HMG1 is a 30 kDa chromosomal nucleoprotein belonging to the burgeoning high mobility group (HMG) of non-histone chromatin-associated proteins. As a group, the HMG proteins recognize unique DNA structures and have been implicated in diverse cellular functions, including determination of nucleosome structure and stability, as well as in transcription and/or replication. The HMG proteins were first characterized by Johns and Goodwin as chromatin components with a high electrophoretic mobility in polyacrylamide gels (see in The HMG Chromosomal Proteins, E. W. Johns, Academic Press, London, 1982). Higher eukaryotes exhibit three families of HMG proteins: the HMG-1/-2 family, the HMG-14/-17 family and the HMG-I/-Y family. Although the families are distinguishable by size and DNA-binding properties, they are similar in their physical properties. HMG proteins are highly conserved across species, ubiquitously distributed and highly abundant, and are extractable from chromatin in 0.35 M NaCl and are soluble in 5% perchloric or trichloroacetic acid. Generally, HMG proteins are thought to bend DNA and facilitate binding of various transcription factors to their cognate sequences, including for instance, progesterone receptor, estrogen receptor, HOX proteins, and Oct1, Oct2 and Oct6. Recently, it has become apparent that a large, highly diverse group of proteins including several transcription factors and other DNA-interacting proteins, contain one or more regions similar to HMG1, and this feature has come to be known as the HMG1 box or HMG1 domain. cDNAs coding for HMG1 have been cloned from human, rat, trout, hamster, pig and calf cells, and HMG1 is believed to be abundant in all vertebrate cell nuclei. The protein is highly conserved with interspecies sequence identities in the 80% range. In chromatin, HMG1 binds to linker DNA between nucleosomes and to a variety of non-β-DNA structures such as palindromes, cruciforms and stem-loop structures, as well as cisplatin-modified DNA. DNA binding by HMG1 is generally believed to be sequence insensitive. HMG1 is most frequently prepared from washed nuclei or chromatin, but the protein has also been detected in the cytoplasm. (Reviewed in Landsman and Bustin, BioEssays 15:539-546, 1993; Baxevanis and Landsman, Nucleic Acids Research 23:514-523, 1995). To date, no link has been established between the HMG proteins and any clinical condition or disease.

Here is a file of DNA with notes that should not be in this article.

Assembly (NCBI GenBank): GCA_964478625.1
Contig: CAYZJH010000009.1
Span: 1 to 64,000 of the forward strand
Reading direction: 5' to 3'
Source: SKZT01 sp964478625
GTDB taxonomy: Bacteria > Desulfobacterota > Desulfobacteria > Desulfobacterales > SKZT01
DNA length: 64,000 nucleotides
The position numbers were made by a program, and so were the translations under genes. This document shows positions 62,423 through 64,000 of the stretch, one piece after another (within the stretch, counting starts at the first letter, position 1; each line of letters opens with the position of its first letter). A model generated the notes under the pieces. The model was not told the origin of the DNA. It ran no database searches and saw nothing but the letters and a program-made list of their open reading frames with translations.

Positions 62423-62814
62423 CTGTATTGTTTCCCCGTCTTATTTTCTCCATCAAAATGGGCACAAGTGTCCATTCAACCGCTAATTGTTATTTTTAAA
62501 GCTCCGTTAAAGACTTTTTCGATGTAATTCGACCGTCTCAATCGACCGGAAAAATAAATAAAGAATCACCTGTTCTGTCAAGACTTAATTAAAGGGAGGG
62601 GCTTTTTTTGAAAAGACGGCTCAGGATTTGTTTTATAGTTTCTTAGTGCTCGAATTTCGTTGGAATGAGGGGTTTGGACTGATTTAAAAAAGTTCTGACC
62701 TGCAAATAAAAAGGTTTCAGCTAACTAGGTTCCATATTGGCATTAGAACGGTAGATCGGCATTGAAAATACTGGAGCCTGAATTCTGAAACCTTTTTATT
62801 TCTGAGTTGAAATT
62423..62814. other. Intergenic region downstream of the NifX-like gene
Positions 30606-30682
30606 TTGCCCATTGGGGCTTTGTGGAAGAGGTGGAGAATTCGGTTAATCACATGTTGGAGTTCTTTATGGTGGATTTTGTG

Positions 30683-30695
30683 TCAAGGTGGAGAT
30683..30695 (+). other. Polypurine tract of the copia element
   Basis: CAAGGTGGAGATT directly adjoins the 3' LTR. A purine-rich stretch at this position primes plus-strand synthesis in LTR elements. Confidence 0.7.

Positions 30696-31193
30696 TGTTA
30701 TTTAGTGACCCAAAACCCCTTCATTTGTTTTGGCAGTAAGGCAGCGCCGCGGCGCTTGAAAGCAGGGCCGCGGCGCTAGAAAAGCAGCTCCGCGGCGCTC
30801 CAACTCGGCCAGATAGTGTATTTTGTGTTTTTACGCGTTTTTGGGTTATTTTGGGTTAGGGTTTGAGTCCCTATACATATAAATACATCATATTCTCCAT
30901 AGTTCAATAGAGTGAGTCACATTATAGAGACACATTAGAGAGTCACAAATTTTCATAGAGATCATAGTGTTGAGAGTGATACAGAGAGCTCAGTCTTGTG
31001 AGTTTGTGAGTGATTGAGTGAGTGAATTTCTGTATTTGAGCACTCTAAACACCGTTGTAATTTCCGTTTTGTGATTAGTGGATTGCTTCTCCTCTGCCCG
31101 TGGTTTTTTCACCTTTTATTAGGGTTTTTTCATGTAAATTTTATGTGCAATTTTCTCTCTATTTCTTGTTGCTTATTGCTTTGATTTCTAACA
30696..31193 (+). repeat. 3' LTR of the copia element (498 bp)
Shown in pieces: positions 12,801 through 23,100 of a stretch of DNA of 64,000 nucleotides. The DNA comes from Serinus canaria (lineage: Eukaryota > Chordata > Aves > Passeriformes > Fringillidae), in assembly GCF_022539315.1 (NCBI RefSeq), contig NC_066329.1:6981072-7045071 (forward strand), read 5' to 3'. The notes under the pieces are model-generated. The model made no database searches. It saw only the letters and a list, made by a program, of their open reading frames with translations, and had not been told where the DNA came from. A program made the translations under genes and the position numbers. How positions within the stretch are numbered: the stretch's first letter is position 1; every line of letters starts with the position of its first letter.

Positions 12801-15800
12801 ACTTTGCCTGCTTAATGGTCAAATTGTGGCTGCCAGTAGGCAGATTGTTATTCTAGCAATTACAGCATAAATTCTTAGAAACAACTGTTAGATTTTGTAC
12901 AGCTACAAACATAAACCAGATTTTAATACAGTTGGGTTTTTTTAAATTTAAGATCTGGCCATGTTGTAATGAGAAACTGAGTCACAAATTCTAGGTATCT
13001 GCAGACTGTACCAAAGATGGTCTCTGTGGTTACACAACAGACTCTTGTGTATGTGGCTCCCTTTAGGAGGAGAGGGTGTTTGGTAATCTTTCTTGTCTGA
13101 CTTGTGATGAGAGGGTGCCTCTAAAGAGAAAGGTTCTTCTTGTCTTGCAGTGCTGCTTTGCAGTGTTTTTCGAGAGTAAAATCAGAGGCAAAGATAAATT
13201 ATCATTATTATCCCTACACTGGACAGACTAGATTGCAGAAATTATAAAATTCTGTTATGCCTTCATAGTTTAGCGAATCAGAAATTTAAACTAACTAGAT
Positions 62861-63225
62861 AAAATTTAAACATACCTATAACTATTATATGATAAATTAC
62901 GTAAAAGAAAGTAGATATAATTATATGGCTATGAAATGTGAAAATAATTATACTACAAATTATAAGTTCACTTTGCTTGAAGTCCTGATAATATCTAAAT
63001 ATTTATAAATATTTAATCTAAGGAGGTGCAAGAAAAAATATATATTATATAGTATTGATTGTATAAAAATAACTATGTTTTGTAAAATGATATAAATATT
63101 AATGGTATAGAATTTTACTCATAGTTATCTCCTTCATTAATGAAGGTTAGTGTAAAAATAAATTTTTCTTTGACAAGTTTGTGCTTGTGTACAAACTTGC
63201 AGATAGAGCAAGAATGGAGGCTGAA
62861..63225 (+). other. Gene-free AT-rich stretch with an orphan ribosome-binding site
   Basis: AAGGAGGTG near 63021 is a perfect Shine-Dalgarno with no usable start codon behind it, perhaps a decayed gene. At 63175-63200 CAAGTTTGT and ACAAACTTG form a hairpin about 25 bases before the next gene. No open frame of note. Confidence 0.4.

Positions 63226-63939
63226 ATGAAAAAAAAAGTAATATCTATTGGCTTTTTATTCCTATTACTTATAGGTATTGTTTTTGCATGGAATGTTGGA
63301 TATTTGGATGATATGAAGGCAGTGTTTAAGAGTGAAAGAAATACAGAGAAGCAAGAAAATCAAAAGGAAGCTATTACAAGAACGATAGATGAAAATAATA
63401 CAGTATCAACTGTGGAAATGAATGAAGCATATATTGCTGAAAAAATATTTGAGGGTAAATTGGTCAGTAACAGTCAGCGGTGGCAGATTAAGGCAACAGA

HMG1 has been alternatively identified as a heparin-binding protein abundantly expressed in developing brain and dubbed “anphoterin” for its highly dipolar sequence, comprising two internal repeats of a positively charged domain of about 80 amino acids (the HMG1 box) and an acidic C-terminal domain containing a stretch of approximately 30 continuous glutamic or aspartic acid residues. Amphoterin/HMG1 has been localized to the outer surface of the plasma membranes of epithelial, and especially neuronal cells, where it has been specifically localized to the filipodia of neural cells. Inhibition studies have suggested that amphoterin/HMG1 is required for process (neurite) extension and amphoterin/HMG1 also may be involved in neuron-glia interactions (Merenmies et al., J. Biol. Chem. 266:16722-16729,1991; Merenmies et al., J. Biol. Chem. 266:16722-16729, 1991; Milev et al., J. Biol. Chem. 273:6998-7005, 1998; and Salmivirta et al., Exp. Cell Res. 200:444-451, 1992). Amphoterin/HMG1 can be released from murine erythroleukemia cells after stimulation with the chemical inducer hexamethylenebisacetamide (Melloni et al., Biochem, Biophys. Res. Commun. 210:82-89, 1995). Previous study suggested that the gene product of the HMG1 gene functions as a differentiation enhancing factor by stimulating α-PKC (Melloni et al., Biochem. Biophys. Res. Commun. 210:82-89, 1995; and Melloni et al., FEBS Lett. 368:466-470, 1995).
 The HMG1 gene product has been shown to interact with plasminogen and tissue-type plasminogen activator (t-PA) and effectively enhance plasmin generation at the cell surface, a system that is known to play a role in extracellular proteolysis during cell invasion and tissue remodeling. Amphoterin/HMG1 has also been shown to interact with the receptor of advanced glycosylation end products (RAGE) (Mohan et al., Biochem. Biophys. Res. Commun. 182:689-696, 1992; Yamawaki et al., J. Neurosci. Res. 44:586-593, 1996; Salmivirta et al., Exp. Cell Res. 200:444-451, 1992; and Vassalli et al., J. Clin. Invest. 88:1067-1072, 1991), (Redlitz and Plow, Baillieres Clin. Haematol. 8:313-327, 1995; and Parkkinen et al., J. Biol. Chem. 266:16730-16735, 1991).
 There is a longstanding need in the art to discover improved agents that can prevent the cytokine-mediated inflammatory cascade and have therapeutic activity in a large variety of cytokine-mediated inflammatory diseases. The present invention was made during the course of investigative research to identify agents that mediate toxicity, pathogenesis and/or lethality in sepsis and other disorders related by a common activation of the inflammatory cytokine cascade.
 Diseases and conditions mediated by the inflammatory cytokine cascade are numerous. Such conditions include the following grouped in disease categories:
 Systemic Inflammatory Response Syndrome, which includes:
 Sepsis syndrome
 Gram positive sepsis
 Gram negative sepsis
 Culture negative sepsis
 Fungal sepsis
 Neutropenic fever
 Trauma hemorrhage
 Ionizing radiation exposure
 Acute pancreatitis
 Adult respiratory distress syndrome (ARDS)
 Reperfusion Injury, which includes
 Post-pump syndrome
 Ischemia-reperfusion injury
 Cardiovascular Disease, which includes
 Cardiac stun syndrome
 Myocardial infarction
 Congestive heart failure
 Infectious Disease, which includes
 HIV infection/HIV neuropathy
 Septic arthritis
 Pneumonia Epiglottitis
E. coli 0157:H7